Regina, Saskatchewan; Canada
Yes it does bother me as being a misnomer, because it would be like people using the word European specifically to mean "French" instead of "European". It may be popular, but that does not mean I won't avoid it and encourage others to avoid it. United Stative is a good alternative to such a popular misnomer.
If you look at how the word continent was originally used more loosely you will see how the whole new world was seen as one "America", the "America", the continent, that is referred to in the name of your country. It was not pluralized as "Americas" and it is still not always pluralized even today when they are considered together as a whole.
"The word continent
From the 1500s the English noun continent was derived from the term continent land, meaning continuous or connected land and translated from the Latin terra continens. The noun was used to mean "a connected or continuous tract of land" or mainland. It was not applied only to very large areas of land — in the 1600s, references were made to the continents (or mainlands) of Kent, Ireland and Wales and in 1745 to Sumatra. The word continent was used in translating Greek and Latin writings about the three "parts" of the world, although in the original languages no word of exactly the same meaning as continent was used.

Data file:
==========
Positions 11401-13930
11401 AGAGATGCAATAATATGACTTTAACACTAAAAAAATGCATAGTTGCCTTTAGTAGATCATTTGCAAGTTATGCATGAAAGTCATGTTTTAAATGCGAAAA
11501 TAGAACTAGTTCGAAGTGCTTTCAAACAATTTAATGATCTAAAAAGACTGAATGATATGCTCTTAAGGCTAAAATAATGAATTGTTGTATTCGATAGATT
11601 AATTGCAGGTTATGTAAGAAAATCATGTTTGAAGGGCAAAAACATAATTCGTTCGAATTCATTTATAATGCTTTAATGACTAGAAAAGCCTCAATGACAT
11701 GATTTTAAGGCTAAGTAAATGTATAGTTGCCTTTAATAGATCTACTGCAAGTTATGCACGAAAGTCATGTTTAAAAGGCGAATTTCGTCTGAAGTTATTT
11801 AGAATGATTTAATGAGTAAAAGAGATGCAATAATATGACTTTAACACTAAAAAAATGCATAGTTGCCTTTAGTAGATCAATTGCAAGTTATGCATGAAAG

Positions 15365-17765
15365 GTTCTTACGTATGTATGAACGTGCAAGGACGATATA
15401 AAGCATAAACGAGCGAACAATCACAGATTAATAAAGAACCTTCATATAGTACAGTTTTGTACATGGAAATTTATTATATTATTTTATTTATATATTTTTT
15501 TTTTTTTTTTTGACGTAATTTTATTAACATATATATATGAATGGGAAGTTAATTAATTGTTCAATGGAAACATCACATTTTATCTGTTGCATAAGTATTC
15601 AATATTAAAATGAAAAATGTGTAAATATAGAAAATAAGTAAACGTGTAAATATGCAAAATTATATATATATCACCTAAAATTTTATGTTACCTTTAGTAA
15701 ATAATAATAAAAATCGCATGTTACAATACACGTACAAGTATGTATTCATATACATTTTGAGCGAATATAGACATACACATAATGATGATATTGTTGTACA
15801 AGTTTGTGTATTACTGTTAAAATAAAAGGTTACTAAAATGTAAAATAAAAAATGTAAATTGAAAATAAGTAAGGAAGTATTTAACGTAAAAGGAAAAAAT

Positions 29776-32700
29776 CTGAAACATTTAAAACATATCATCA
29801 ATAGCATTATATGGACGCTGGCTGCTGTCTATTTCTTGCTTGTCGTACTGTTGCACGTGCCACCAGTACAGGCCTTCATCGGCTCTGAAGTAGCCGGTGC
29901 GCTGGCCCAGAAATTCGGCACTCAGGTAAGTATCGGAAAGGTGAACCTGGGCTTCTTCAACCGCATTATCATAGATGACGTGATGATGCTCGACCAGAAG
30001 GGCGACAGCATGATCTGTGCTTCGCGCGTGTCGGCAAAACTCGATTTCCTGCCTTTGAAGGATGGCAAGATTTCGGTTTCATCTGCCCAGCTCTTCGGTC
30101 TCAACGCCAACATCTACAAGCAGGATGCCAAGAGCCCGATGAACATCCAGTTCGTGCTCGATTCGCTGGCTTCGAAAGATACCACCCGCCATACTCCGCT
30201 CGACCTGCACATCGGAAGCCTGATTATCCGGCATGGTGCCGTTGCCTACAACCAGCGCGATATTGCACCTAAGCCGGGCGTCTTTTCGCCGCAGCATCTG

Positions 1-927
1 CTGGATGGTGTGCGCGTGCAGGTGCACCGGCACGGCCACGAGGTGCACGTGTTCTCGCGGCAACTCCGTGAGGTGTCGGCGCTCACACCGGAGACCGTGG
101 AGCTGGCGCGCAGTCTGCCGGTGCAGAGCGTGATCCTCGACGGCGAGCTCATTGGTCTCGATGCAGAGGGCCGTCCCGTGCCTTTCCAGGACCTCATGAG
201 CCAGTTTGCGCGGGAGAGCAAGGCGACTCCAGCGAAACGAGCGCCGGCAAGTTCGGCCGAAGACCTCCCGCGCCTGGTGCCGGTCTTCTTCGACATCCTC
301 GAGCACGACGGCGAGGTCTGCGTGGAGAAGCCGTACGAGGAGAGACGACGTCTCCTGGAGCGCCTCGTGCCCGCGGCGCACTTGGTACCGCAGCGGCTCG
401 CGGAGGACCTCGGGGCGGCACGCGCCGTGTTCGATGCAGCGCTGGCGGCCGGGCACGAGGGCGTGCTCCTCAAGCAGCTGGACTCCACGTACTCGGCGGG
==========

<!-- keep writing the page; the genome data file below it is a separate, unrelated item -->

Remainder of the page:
While continent was used on the one hand for relatively small areas of continuous land, on the other hand geographers again raised Herodotus’s query about why a single large landmass should be divided into separate continents. In the mid 1600s Peter Heylin wrote in his Cosmographie that "A Continent is a great quantity of Land, not separated by any Sea from the rest of the World, as the whole Continent of Europe, Asia, Africa." In 1727 Ephraim Chambers wrote in his Cyclopædia, "The world is ordinarily divided into two grand continents: the old and the new." And in his 1752 atlas, Emanuel Bowen defined a continent as "a large space of dry land comprehending many countries all joined together, without any separation by water. Thus Europe, Asia, and Africa is one great continent, as America is another." However, the old idea of Europe, Asia and Africa as "parts" of the world ultimately persisted with these being regarded as separate continents.